In addition, the e-commerce space is dominated by a few centralized platforms that exercise monopoly power over the brands and sellers on their platform. As I pointed out in an earlier article, Amazon operates the largest online marketplace and simultaneously competes with third-party brands and retailers on the same platform. 75 percent of these brands and retailers live in perpetual fear of their businesses evaporating overnight due to direct competition from the tech behemoth. And the worst part is, when it happens (because IT WILL HAPPEN), there is almost no recourse, as recent investigations in Amazon have shown. Under this centralized e-commerce model, brands and retailers who sell on e-commerce platforms are usually blocked from knowing who is buying their products or even marketing to them directly marketing by the platform. This lack of visibility makes it impossible to grow their businesses or break into new markets.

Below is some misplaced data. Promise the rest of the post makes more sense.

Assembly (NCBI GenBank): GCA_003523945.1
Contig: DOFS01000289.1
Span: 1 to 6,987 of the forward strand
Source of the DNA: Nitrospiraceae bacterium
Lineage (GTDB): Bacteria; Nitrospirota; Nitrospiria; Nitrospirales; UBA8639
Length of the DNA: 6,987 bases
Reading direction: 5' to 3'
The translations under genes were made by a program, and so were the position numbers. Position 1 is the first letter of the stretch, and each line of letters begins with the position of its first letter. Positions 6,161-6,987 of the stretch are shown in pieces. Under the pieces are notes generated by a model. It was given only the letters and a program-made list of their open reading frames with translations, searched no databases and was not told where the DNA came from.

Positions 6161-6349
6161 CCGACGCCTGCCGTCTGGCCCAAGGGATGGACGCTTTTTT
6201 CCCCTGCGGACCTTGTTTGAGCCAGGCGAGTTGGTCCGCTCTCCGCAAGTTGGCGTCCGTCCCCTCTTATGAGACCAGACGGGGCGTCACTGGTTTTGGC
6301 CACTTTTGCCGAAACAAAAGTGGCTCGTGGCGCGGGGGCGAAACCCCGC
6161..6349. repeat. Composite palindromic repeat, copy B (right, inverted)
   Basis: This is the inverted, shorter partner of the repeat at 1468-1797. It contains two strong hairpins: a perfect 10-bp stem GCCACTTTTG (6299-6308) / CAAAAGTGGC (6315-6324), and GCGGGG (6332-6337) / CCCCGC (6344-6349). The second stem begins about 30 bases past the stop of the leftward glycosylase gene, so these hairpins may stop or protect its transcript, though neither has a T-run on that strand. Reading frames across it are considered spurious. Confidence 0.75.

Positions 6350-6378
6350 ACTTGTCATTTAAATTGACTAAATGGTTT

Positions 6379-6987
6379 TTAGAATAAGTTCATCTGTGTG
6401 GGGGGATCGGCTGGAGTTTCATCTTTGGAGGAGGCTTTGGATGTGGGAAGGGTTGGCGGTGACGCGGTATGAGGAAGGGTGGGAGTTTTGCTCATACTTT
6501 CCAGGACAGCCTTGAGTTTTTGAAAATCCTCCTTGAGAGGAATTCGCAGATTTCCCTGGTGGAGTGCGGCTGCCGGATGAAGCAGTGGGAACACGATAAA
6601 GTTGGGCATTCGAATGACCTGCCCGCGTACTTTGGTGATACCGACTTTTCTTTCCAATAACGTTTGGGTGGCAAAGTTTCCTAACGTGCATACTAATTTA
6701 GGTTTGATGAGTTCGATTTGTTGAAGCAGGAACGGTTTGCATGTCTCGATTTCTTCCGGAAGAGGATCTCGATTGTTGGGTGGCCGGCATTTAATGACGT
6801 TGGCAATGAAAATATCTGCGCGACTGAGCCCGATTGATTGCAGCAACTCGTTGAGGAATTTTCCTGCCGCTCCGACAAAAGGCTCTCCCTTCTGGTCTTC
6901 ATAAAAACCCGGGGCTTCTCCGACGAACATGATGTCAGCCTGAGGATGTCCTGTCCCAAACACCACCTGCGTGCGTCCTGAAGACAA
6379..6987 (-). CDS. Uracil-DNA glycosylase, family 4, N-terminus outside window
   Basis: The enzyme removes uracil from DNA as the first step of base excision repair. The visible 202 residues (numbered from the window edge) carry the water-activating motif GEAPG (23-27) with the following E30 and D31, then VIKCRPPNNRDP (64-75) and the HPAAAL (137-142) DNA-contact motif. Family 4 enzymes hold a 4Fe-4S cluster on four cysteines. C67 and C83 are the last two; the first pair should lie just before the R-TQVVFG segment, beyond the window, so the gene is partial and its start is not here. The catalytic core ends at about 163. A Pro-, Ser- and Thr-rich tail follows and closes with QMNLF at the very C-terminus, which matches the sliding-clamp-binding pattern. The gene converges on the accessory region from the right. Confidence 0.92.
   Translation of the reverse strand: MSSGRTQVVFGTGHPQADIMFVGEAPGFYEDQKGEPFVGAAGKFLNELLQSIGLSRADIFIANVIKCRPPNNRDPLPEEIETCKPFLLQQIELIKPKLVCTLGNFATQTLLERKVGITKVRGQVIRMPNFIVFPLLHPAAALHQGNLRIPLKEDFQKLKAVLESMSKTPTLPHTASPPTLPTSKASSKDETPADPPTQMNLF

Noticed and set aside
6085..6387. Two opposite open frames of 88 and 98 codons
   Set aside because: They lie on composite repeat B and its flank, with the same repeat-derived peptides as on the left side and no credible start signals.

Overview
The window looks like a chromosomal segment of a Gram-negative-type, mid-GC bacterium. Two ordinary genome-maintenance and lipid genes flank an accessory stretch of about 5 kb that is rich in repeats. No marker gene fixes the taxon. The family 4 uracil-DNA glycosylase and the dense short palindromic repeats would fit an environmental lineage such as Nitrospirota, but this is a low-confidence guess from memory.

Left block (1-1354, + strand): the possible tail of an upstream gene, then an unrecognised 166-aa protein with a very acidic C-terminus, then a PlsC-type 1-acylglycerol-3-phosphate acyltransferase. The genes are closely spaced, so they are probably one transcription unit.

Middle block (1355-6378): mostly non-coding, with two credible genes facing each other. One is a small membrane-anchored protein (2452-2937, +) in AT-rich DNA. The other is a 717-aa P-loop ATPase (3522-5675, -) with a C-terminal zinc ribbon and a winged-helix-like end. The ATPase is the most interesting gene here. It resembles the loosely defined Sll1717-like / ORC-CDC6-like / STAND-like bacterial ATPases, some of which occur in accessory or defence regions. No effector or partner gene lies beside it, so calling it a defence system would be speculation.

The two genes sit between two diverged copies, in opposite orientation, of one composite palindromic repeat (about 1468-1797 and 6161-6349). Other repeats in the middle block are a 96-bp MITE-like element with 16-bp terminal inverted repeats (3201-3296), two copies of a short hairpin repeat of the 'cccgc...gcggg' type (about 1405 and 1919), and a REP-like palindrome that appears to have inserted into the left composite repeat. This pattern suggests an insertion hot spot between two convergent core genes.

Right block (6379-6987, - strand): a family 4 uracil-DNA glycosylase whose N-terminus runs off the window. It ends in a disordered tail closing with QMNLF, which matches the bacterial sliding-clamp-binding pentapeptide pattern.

Open commerce is key to fixing the decade-long problem in the consumer goods industry
We need a new type of commerce that breaks the monopoly of centralized e-commerce platforms while providing brands, distributors, and retailers with the digital tools they need to manage their supply chains better and grow their businesses. We need Open commerce.